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XENOPHOBIA: Why South Africa Should Be Eternally Grateful To Nigeria

xenophobia in South Africa

It was apparent that the recent xenophobic attacks mostly targeted Nigerians, especially in Rosetenville, a suburb in Johannesburg where Nigerians allegedly run empires of drug den and other criminal activities.

The attacks led to the damage of properties belonging to Nigerians and other foreigners. One of the Nigerian nationals who lost all his properties to the recent attacks is Mr. Jaiyeola Balogun, the co-owner of Simon Auto Mechanic Workshop located on 442 Christoffel Street, Pretoria West.

He had owned the workshop since 2009. Balogun claimed he lost R7 million to the attacks after his workshop was vandalized and burnt down around 4am on Sunday, February 5, 2017. He said his shop was razed down together with  29 cars, equipment, and other belongings.

Another Nigerian, simply identified as Okon, who once owned a boutique on Rosazitta Street, Pretoria West, reportedly said his apartment and visa were burnt during the attack.

Though no life was lost in the recent attacks, Africans and the world at large have condemned the violence; with some people already tagging the attacks as ‘Afrophobic.’

Touching on the matter, an outspoken Nigerian author and political analyst, Jude Ndukwe said the attacks on Nigeria shows South Africa is very ungrateful. Ndukwe stressed that South Africa could have probably remained in the darkness of apartheid, if not for the help of countries like Nigeria and others.

He recalled that Nigeria played major roles in seeing to it that freedom and independence were granted to South Africa. The analyst recalled that Nigeria was the first country to provide direct financial aid to the African National Congress from the 1960s.

Likewise in the 1970s, Nigeria supported the ANC and the Pan Africanist Congress (PAC) with an annual subvention of $5 million to help them in the struggle.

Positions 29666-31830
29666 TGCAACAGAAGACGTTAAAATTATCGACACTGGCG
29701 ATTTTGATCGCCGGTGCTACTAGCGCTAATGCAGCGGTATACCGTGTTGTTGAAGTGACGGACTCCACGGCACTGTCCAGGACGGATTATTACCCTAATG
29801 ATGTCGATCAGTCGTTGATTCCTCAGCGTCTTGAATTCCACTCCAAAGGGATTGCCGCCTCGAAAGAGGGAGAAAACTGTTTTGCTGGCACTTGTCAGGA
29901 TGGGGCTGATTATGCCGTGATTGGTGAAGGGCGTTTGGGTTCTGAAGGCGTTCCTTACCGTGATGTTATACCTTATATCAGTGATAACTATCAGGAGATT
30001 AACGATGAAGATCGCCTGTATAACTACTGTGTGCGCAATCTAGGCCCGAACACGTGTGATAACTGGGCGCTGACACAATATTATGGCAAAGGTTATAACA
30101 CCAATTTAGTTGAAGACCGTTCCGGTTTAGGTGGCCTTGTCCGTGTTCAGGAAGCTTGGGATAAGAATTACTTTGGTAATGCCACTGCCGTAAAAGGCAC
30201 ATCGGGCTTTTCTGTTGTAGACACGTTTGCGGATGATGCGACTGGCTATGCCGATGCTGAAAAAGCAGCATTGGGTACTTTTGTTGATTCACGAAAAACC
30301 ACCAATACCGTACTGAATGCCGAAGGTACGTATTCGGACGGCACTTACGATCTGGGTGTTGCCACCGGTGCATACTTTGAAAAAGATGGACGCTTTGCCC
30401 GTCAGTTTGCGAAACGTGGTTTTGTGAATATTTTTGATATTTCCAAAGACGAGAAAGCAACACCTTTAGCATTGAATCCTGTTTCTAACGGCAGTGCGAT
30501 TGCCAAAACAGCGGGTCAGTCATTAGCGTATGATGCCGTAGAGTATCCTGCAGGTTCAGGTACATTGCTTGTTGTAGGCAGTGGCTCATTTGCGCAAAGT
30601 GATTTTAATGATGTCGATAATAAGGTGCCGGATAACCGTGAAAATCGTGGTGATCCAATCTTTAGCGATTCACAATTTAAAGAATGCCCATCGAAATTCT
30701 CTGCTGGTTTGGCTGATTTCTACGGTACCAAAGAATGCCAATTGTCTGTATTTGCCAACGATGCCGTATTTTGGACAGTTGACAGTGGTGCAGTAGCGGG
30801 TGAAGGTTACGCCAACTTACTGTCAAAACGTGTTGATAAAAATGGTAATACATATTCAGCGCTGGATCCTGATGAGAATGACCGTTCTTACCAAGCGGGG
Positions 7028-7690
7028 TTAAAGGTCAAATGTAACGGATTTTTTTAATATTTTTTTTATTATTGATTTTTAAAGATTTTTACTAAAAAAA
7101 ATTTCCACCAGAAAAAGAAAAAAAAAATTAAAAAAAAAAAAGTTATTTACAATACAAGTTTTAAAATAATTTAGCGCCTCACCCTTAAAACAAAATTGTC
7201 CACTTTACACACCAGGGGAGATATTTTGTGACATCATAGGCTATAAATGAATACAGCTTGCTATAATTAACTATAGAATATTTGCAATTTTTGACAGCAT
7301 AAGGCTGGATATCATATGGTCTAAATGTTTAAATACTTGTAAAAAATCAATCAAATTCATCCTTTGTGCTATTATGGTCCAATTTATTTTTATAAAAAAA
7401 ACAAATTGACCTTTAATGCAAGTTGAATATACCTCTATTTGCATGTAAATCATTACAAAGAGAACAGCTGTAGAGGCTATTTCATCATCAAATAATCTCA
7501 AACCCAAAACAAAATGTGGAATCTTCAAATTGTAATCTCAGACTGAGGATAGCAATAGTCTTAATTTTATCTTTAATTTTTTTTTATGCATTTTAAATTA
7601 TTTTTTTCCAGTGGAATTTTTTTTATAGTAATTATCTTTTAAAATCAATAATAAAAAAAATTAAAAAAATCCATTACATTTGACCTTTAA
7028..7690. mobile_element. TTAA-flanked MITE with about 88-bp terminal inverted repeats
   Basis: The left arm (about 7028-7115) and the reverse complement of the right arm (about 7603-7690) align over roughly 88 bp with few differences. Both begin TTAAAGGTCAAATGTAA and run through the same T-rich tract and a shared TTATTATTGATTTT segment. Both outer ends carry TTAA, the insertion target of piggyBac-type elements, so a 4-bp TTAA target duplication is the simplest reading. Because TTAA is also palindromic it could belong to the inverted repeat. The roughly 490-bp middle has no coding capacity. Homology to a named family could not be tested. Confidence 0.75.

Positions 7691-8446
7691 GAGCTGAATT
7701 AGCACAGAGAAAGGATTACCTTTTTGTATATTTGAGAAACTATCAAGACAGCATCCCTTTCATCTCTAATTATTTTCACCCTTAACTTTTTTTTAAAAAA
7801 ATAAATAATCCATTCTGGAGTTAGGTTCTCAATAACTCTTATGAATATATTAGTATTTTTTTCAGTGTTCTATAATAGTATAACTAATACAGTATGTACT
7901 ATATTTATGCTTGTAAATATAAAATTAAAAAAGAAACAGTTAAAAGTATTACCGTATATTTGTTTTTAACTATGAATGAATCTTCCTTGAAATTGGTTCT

Ndukwe added: “Nigeria set up a program to cater specifically for their educational needs and general welfare through the Southern Africa Relief Fund (SAFR) to which then-president General Olusegun Obasanjo contributed $3.7 million. Obasanjo made a personal donation of $3 000, while every member of his cabinet made donations of $1 500 each to the South African cause. Civil servants gave two percent of their income to the fund, then known as the “Mandela Tax”. Students joyfully skipped their lunch at school just to be able to contribute to the fund.”

Ndukwe said that in six months’ time, the fund had amassed $10.5 million sent to the South Africans.” He added that SAFR reported that 86 South African students were educated in Nigeria for free and that Nigeria spent well over $61 billion between 1960 and 1995 to help fight apartheid and bring about democracy in South Africa.

Ndukwe lamented that despite Nigeria’s contribution to the struggle, South Africa relegated its leaders and some African heads to the background when Nelson Mandela died. He said South Africa rather gave Western leaders the front seats and prominent roles.

Ndukwe ended his speech by saying if South Africa wants to be “ungrateful” to Nigeria it should not kill Nigerians.

The Nigerian government has since condemned the attack and asked the South African government to tackle the outbreak. Many human activists have cited comments made by Johannesburg’s mayor Herman Mashaba in December, as the cause of the rising tide of public xenophobia. Mashaba had equated immigrants living in the country to ‘criminals’. See

Despite South Africa being beset by racial inequality and high unemployment, the country has long been a magnet for migrants from around Africa, and beyond, because of its progressive laws, porous borders, and advanced economy.

During the 2015 xenophobic violence that erupted in Durban and Johannesburg, at least seven people died while thousands were prompted to flee. Another outbreak of violence in 2008 left at least 67 people dead.


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